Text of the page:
fighting bullying one novel at a time
Discussion Guide: DANNY’S MOM
1. Blame and guilt are significant issues in Danny’s Mom. Why does Beth feel the need to blame Joe for Danny’s death? Does blaming Joe serve a purpose for Beth? Why do you think she initially absolves herself of guilt? And what causes Beth to realize that she shares responsibility for the accident?
2. Beth seems to think of Danny as her son only––not as Joe’s son. Why does she feel that way? How, in general, do you think the mother-child relationship differs from the father-child relationship?
3. The characters in Danny’s Mom face many conflicts. Discuss the conflict between Beth and Joe. What causes the tension in their relationship? And what causes the conflict between Joe and Al, Beth’s father? Why does Joe seem at odds with him?
4. Throughout the novel, the tension between Beth and Peter is palpable. In fact, Beth says, “Peter and I were allergic to each other.” Discuss the tension in their relationship. Is Peter solely to blame for their antagonism? And is Peter alone to blame for what happens at Meadow Brook High School?
5. When characters are well drawn, readers gain insight into what motivates them. Discuss what motivates Joe. What motivates Beth? What motivates Peter?
6. Several reviewers call Danny’s Mom “a story about relationships.” Discuss the relationship between Beth and her father. Talk about the relationship between Beth and Callie. Contrast Beth and Joe’s relationship with the relationship between Callie and her husband, Tom.
7. In thinking about Joe, Beth recognizes that “Danny had glued [them] together, even when [they] argued about him. And now [they] were peeling apart.” Do you think Beth’s realization applies to most marriages that have to incorporate tragedy or hard times? Discuss the difference in how Beth and Joe each respond to grief.
8. Elaine Wolf, the author of Danny’s Mom, is known as “the anti-bullying novelist.” Some reviewers say that Danny’s Mom is primarily about bullying. Who are the bullies in this novel? How does each one grab power and sustain it?
9. Other reviewers call Danny’s Mom a book about motherhood. Although we don’t experience the relationship between Beth and Danny firsthand, we know a lot about it. Do you think Beth was a good mother? Discuss Beth’s thought that “maybe [she] didn’t have enough love for a husband and a child. Or maybe [she] didn’t know how to divide it.” Compare Beth as a mother to Liz’s mother, Mary Grant.
10. Many of the characters in Danny’s Mom make poor decisions. Talk about the decisions and/or choices made by Beth, Liz, Bob and Peter, Joe, and Ann Richardson. What, if anything, do you think Beth should have done differently at school and at home? What do you think Liz should have done?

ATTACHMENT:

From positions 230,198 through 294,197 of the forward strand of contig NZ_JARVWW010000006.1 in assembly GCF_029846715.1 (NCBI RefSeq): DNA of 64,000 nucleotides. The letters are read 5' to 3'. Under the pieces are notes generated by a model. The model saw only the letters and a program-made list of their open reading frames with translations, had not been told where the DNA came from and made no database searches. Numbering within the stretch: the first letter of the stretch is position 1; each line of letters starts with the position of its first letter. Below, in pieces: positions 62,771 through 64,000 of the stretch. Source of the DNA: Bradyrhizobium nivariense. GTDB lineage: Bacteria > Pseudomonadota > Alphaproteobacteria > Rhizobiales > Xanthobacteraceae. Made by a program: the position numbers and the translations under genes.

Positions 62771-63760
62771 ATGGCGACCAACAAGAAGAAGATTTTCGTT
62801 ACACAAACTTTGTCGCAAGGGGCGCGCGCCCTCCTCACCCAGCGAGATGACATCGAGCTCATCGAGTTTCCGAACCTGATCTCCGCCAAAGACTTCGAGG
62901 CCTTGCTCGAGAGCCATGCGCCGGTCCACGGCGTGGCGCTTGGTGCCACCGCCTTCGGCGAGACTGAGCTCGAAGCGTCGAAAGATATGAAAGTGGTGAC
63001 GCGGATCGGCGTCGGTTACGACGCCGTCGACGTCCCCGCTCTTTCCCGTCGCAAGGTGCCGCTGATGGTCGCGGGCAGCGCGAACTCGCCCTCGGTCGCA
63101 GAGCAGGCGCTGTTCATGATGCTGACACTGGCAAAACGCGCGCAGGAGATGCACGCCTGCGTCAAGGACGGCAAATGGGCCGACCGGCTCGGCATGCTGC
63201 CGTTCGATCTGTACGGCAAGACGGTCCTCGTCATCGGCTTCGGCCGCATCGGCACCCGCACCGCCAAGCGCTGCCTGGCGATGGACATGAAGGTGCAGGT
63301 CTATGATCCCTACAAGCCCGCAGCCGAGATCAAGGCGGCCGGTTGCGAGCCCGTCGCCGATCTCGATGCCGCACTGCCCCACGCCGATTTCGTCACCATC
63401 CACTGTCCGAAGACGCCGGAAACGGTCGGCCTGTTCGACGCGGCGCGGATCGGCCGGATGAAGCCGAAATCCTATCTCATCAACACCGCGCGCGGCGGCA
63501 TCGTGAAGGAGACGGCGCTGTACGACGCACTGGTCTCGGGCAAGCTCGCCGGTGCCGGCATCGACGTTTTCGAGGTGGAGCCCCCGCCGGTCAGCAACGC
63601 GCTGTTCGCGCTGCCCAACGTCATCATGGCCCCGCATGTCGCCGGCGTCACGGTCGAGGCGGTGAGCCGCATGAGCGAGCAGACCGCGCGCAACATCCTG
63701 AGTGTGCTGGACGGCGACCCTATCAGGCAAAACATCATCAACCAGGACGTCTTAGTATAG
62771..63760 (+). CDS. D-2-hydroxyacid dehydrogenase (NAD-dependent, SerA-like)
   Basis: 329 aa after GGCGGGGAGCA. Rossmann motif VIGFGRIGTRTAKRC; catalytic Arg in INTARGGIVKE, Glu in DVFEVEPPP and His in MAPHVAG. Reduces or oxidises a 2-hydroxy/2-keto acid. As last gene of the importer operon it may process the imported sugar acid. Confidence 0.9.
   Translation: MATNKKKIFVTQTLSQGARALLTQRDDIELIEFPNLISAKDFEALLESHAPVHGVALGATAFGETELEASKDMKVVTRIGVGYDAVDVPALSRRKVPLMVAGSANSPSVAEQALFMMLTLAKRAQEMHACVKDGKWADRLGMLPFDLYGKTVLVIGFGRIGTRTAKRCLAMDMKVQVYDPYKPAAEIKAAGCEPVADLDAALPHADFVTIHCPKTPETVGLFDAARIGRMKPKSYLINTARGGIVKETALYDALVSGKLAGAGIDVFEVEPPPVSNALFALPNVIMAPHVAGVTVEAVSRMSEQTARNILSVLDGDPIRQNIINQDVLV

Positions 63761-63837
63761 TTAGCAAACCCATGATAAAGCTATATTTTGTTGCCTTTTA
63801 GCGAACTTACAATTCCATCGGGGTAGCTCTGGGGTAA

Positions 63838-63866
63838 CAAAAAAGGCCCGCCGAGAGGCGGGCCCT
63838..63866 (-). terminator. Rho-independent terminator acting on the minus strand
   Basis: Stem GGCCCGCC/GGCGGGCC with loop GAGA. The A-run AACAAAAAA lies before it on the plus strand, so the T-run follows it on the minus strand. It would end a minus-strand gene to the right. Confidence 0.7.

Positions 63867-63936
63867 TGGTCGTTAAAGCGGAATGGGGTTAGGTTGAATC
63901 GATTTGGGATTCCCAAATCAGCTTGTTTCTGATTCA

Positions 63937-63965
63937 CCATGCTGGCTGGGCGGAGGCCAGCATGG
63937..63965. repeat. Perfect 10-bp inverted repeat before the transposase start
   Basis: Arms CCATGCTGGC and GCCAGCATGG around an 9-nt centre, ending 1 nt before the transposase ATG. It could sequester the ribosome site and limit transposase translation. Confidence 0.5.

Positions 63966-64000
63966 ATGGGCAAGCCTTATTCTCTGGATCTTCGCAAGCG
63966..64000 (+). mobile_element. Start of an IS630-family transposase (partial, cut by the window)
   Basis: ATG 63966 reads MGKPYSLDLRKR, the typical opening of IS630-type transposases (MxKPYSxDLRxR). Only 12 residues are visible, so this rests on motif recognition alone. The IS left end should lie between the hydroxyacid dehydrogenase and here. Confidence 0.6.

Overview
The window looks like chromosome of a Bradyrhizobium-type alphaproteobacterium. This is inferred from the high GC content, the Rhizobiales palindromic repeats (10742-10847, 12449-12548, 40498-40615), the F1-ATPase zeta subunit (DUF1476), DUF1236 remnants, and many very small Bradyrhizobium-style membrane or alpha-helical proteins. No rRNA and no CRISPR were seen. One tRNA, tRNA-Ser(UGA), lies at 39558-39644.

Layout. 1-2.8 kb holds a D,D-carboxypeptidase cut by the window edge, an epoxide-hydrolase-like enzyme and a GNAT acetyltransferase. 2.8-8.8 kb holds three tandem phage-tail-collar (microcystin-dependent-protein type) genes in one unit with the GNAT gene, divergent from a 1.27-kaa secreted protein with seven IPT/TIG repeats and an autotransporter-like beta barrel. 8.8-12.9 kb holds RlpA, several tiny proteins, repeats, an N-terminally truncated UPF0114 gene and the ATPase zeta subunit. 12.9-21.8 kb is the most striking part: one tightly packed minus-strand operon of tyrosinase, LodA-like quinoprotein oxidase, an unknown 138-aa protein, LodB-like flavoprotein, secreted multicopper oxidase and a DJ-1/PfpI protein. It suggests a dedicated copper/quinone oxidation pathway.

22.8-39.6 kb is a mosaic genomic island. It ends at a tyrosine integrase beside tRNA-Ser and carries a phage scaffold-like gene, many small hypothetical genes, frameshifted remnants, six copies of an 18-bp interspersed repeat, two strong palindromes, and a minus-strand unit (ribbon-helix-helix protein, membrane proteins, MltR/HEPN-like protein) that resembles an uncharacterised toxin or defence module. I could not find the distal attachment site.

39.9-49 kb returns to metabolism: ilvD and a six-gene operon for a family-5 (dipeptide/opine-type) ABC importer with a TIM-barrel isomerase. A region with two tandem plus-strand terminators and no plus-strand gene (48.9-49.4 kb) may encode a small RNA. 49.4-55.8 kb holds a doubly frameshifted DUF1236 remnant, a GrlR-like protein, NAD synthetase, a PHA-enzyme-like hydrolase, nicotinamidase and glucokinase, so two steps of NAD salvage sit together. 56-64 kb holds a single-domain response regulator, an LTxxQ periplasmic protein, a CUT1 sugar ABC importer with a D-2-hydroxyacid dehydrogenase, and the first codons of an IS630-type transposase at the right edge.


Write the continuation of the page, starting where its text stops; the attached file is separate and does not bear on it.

11. Why doesn’t Liz speak out? Why doesn’t Beth speak out sooner?
12. Although Beth makes poor choices as she fights to assist Liz, Beth is passionate about trying to help. Beth’s motivation extends beyond simply being a counselor. Why does Beth feel compelled to rescue Liz?
13. Discuss Kate Stanish. What is her motivation? Talk about the relationship between Beth and Kate. Beth trusted Kate immediately; Beth “embraced Kate’s words like a kind of religion.” Why? And why does Beth obsess about Kate? What does that obsession offer Beth?
14. Discuss the symbolism of Beth’s reading To Kill A Mockingbird. Similarly, discuss the black and white clown that Zach Stanish drew.
15. Beth lies a lot. Why? What benefit does her lying give her? And what harm does it do?
16. Discuss Beth’s crazy consequence game, the way she lists or counts things and invents consequences. Why does she do that?
17. Beth realizes that, maybe, parents can never fully know their children. (“Do we ever really know our children? Can we hear their messages, told in half-truths and glances? Or, do we plug our ears and close our eyes for fear of what we’ll find?”) Beth wonders if parents and children are afraid of each other. (“Are our children as afraid of us as we are of them? Afraid that we’ll blame them? Afraid of our lies?”) What do you think? Can parents fully know their children? And do you agree with Beth that parents and children are afraid of each other?
18. Danny’s Mom has been called a coming-of-age story for adults. How does Beth grow and change and find her voice? What lessons does she learn? What have you learned as a reader, or what thoughts do you have after reading Danny’s Mom?
19. Discuss the cover: the image of a sinking school. Why do you think that picture was chosen for the cover?
20. There are two epigraphs at the beginning of the novel. One is attributed to Kiran Desai: “The present changes the past. Looking back you do not find what you left behind.” The other epigraph is from Anne Morrow Lindbergh: “Woman must come of age by herself. She must find her true center alone.” Discuss these quotes as they relate to Danny’s Mom.